One significant impact of the COVID-19 pandemic is the sheer number of people now working from home. Though telework is now normal for many, we are still trying to find the answers to many questions. How can collaboration occur without shared space? How can employers be sure their employees are actually working? What are the implications for health and wellness? If your office is your home, can you ever leave the office?

Vital Communities and the Chittenden Area Transportation Management Association (CATMA) are answering these questions with a statewide telecommuting guide. The guide, now in development, will provide resources for both employers and employees to make sure that a shift to working from home isn’t accompanied by a loss of structure and support. 

The collaboration is a new type of partnership between our organizations. We haven’t collaborated before on a project like this,” says Vital Communities Transportation Manager Bethany Fleishman, “but it’s something we both need. We thought, ‘This is so obvious. We should be doing this together.’ It’s nice to know that we’re producing something that will be useful, not just for the Upper Valley, but for people all over the state.”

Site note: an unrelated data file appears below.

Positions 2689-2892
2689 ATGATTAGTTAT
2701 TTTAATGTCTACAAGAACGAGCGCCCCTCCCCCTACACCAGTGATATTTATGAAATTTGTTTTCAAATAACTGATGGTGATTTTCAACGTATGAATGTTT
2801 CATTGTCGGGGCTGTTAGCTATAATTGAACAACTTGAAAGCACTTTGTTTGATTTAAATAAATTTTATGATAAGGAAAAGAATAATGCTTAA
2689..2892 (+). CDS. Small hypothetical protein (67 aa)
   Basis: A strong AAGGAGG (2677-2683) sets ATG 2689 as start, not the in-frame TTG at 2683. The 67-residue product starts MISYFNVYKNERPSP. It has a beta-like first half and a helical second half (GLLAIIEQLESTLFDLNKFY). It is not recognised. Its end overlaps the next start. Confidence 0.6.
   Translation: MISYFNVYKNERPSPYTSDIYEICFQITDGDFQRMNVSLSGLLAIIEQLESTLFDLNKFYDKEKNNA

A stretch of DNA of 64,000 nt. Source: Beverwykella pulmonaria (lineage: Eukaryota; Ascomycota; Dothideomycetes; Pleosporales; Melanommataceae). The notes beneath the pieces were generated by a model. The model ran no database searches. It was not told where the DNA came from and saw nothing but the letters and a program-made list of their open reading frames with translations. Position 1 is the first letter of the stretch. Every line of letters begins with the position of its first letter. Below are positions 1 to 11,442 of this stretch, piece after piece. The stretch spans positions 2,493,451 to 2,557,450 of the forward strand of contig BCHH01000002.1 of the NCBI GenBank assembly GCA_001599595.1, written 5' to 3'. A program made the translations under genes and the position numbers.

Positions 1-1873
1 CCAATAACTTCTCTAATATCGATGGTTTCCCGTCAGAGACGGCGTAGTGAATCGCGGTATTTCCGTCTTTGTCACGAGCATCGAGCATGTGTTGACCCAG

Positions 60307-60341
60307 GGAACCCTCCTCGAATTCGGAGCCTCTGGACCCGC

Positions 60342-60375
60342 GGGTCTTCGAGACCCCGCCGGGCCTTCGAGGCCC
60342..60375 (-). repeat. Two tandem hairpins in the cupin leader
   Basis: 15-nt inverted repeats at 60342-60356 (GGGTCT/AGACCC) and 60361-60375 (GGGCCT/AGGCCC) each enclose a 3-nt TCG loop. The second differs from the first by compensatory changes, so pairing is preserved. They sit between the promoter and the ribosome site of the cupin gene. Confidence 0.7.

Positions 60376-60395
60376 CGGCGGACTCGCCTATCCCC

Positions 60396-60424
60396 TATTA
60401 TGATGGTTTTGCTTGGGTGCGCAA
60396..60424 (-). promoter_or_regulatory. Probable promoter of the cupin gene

On Tuesday, Twitter announced that its employees will be allowed to work from home “forever.” It’s a signal that telecommuting isn’t just relevant in a pandemic. There are permanent advantages, from reducing fossil fuels, to reducing barriers for those who live in rural areas as well as folks who have disabilities or illnesses that make it hard to leave the home. Hopefully this upcoming guide, as well as the new partnership formed in its creation, will have an impact that lasts beyond our current situation. Stay tuned!


Image (“Working vs Chores”) by Charles Deluvio